That's what I called my own piece on William Safire, which runs today on "Fresh Air" and is online here. I cover some of the same ground that Ben does in his pitch-perfect Times magazine piece, mentioning his generosity to his critics and his willingness to acknowledge his mistakes. A very different tenor from his weekday columns — I think his Sunday readers got the best of him. I also pay tribute to his disinclination to engage in the rhetorical high jinks of other popular grammarians:
He was no snob. You can't imagine him comparing a poet who confused between and among with someone picking his nose at a party, the way John Simon once did. And he wasn't susceptible to the grammatical vapors that affect writers like Lynne Truss — the people who like to describe lapses of grammar as setting their teeth on edge, making their skin crawl, or leaving them gasping for breath, as if they'd spent all their lives up till now closeted with Elizabeth and Darcy in the morning room at Pemberley.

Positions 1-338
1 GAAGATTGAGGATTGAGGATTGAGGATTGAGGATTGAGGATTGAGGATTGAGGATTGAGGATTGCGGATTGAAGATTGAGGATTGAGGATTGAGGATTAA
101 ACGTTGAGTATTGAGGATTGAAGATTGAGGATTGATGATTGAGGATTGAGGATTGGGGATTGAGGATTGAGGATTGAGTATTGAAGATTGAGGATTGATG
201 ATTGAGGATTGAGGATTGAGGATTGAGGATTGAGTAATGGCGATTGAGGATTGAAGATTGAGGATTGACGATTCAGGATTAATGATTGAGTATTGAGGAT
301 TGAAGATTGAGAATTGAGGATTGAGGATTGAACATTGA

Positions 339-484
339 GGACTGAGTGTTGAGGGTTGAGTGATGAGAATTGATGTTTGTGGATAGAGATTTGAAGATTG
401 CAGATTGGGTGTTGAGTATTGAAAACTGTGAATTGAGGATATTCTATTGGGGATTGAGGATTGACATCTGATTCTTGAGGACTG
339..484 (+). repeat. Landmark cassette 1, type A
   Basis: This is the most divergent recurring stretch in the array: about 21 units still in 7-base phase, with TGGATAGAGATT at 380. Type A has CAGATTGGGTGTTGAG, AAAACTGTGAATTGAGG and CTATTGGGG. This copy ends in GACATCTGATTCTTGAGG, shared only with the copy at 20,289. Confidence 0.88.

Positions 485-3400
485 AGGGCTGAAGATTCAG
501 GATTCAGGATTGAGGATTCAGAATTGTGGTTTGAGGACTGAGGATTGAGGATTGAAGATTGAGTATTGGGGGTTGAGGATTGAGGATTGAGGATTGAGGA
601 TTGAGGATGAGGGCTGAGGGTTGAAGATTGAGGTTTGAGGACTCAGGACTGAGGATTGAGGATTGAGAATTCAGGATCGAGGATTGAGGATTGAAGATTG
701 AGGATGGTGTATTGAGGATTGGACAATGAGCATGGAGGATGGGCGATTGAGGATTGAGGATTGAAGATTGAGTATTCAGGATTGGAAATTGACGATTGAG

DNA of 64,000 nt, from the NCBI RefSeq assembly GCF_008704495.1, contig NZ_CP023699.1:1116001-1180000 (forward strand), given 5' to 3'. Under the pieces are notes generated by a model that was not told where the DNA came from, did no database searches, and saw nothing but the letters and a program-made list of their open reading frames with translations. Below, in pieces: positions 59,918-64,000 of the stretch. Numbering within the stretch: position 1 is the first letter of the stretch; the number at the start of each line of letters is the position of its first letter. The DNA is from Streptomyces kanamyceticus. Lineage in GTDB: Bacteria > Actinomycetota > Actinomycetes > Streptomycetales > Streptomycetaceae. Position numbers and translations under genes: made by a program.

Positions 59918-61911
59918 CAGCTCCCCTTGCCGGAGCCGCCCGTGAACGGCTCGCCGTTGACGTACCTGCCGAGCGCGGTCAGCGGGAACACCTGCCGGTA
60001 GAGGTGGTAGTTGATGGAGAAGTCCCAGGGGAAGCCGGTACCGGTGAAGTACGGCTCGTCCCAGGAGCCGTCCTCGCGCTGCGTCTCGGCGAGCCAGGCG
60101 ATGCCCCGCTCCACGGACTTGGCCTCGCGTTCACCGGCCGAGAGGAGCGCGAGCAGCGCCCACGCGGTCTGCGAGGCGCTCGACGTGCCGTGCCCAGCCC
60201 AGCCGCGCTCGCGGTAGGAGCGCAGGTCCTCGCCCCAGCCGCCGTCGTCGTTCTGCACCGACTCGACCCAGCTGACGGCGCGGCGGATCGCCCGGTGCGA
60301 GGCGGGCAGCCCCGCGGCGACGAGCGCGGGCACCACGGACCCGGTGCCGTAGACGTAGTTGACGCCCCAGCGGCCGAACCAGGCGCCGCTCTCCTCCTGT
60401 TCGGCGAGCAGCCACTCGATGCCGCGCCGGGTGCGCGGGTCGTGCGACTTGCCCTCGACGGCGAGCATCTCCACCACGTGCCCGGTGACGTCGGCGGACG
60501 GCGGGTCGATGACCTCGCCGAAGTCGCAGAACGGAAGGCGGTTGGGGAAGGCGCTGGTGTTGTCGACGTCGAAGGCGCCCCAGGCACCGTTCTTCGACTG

Above all, there was his ability to convey his pleasure in ruminating on language: "It wasn't just that he loved words — who doesn't? But he really, really liked them."
Other things on Safire worth looking at include Jan Freeman's piece in the Boston Globe (if I had read this before I wrote mine I probably wouldn't have bothered) and Todd Gitlin's in the New Republic, as well as a Newsweek reminiscence by Aaron Britt, who served as Safire's assistant for a while. (The New Republic also posted part of a 1987 review of one of Safire's language books by Louis Menand.) For a more unforgiving take, see David Bromwich's "Wars Made Out Of Words." Feel free to add links to other pieces in the comments.